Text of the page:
"The Skeleton Key" is the latest feature from "The Ring" screenwriter Ehren Kruger and, while the film doesn't reach the spooky heights of that film, writer Iain Softley ("Backbeat", "Hackers") and cinematographer Daniel Mindel ("Bourne Identity", "Spy Game") at least give the movie a pretty strong gothic atmosphere. One of the most haunting aspects of watching the film is looking at the New Orleans area locations and being reminded of how many lives were lost and how many historical homes and locations were either damaged or destroyed during and in the aftermath of Hurricane Katrina.
The film stars Kate Hudson as Caroline Ellis, a young woman whose latest job is to take care of Ben Devereaux (John Hurt), an older Southern man who fell ill after a stroke. It doesn't take long before Caroline raises the suspicions of Violet Devereaux (Gena Rowlands), the man's irritable wife.
It's not long either before Caroline starts hearing things that go bump in the night. Although the character does seem a tad nosy, she starts looking around the house and picking up hints that not everything is as it seems. One night, Ben, despite his condition, even makes what appears to be an escape attempt out his window.
In her own sort of Nancy Drew way, Caroline starts finding out about "Hoodoo", the religion of voodoo, and thinks that - despite the fact she doesn't believe in it at first - it may actually the cause of Ben's illness, not a stroke. If it's true, then she has to try and save Ben before it's too late. The only person she has to talk to is Violet's lawyer, played in an unusually average effort (although, to his credit, there's not a whole lot to the character) by Peter Sarssgard.
The feature doesn't really go for the usual "boo!" scares, aside from a couple of moments in the beginning. Instead, it's more of a mystery, and one that works decently. There are a few too many plot holes at times, and the ending starts ramping up the volume and becoming a little over-the-top with everyone running this way and that after a relatively subdued opening 75 minutes.
Still, Kate Hudson's performance, while not terribly noteworthy, is certainly watchable and something of a return for the actress after some completely bland roles. Gena Rowlands is also fine as the sinister Violet. As for John Hurt, he gives a pretty fine performance for someone who doesn't really say or do very much throughout the movie. The film is fairly swiftly paced, as I was surprised when I realized the movie was almost over. The fairly surprising twist ending works fairly well, as well. Overall, certainly not a bad horror/mystery, but it just lacks the writing, character and freshness of something similar, like "The Others". Still, a very good cold or rainy day rental.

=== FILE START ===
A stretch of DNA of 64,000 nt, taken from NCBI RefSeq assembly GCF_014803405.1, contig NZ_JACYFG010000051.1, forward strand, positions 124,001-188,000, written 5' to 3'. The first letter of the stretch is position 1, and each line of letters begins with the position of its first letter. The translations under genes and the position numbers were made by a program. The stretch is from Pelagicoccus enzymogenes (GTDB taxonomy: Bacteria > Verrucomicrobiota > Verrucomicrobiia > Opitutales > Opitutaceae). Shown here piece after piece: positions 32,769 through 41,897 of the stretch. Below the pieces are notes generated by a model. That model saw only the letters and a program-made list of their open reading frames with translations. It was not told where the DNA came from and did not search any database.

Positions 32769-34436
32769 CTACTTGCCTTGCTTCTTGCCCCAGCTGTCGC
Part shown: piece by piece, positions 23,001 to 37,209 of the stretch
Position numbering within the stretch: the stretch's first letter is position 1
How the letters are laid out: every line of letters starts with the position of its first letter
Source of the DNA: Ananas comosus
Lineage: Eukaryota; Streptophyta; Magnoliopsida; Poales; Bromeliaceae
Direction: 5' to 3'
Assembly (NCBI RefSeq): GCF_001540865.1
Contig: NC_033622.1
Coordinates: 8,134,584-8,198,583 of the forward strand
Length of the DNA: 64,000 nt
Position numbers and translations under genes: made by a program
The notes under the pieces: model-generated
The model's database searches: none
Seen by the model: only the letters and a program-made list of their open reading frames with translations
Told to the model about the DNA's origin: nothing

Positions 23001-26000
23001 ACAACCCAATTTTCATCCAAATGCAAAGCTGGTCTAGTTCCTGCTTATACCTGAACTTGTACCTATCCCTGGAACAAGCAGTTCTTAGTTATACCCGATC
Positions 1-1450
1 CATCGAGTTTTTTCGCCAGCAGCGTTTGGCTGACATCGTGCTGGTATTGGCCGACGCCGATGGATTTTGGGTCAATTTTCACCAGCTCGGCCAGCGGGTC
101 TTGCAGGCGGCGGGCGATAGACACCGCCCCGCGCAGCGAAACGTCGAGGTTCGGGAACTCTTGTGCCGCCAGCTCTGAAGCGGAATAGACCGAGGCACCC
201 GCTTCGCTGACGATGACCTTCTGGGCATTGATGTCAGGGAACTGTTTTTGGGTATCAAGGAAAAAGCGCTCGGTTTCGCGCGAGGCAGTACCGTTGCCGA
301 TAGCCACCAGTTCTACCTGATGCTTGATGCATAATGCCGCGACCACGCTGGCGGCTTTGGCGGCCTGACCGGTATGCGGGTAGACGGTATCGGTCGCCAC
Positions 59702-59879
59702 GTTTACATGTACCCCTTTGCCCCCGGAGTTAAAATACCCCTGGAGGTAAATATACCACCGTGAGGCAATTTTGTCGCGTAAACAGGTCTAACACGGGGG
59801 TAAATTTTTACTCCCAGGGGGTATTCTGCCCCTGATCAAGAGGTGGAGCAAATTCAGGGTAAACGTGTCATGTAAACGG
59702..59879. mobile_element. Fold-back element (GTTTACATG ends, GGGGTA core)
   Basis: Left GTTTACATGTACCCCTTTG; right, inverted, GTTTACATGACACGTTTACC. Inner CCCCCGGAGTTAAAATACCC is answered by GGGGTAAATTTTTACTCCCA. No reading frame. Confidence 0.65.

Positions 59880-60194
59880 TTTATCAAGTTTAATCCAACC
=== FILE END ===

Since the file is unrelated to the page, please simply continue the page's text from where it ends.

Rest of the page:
VIDEO: "The Skeleton Key" is presented in 2.35:1 anamorphic widescreen by Universal. Picture quality is generally excellent, as the image remained sharp and detailed throughout, save for some low-light moments and a couple of segments that appeared to be intentionally slightly soft.
A few instances of edge enhancement didn't take away from what was otherwise a pretty fault-free effort. No print flaws were spotted, and the image remained free of pixelation and print flaws. The film's rather subdued color palette looked great, with no smearing or other concerns.
SOUND: "The Skeleton Key" is presented in Dolby Digital 5.1. Despite the genre, the movie's sound design isn't quite as aggressive as most similar pictures. Still, there's definitely some moments of fun and enveloping surround use, as the rear speakers do provide some nice instances of ambience/environmental sounds/sound effects. Dialogue generally remains clear and easily understood, although some mumbled/softly spoken lines may require a volume boost.
EXTRAS: Director Iain Softley provides a thoughtful commentary track, discussing shooting on locations in New Orleans, characters, story issues and what attracted him to the project. The DVD also offers a series of short featurettes, including a short one with Hudson discussing a ghost story that happened to her years ago.
Other featurettes include a fairly short and rather promotional "making of", "Exploring Voodoo/Hoodoo", "Blues in the Bayou", "Plantation Life", "Casting the Skeleton Key", "John Hurt's Story", "A House Called Felicity", "Gena's Love Spell" and "Recipe & Ritual: Making the Perfect Gumbo". Finally, director Iain Softley provides commentary for nearly 22-minutes of deleted scenes, some of which seem more like extensions of existing scenes.
Final Thoughts: "Skeleton Key" has some plot holes and the last quarter of the film (up to an ending that's pretty interesting) is a bit of a mess, but I thought the film was a pretty engaging mystery. Universal's DVD edition provides very good audio/video quality and a nice helping of extras. A good rental.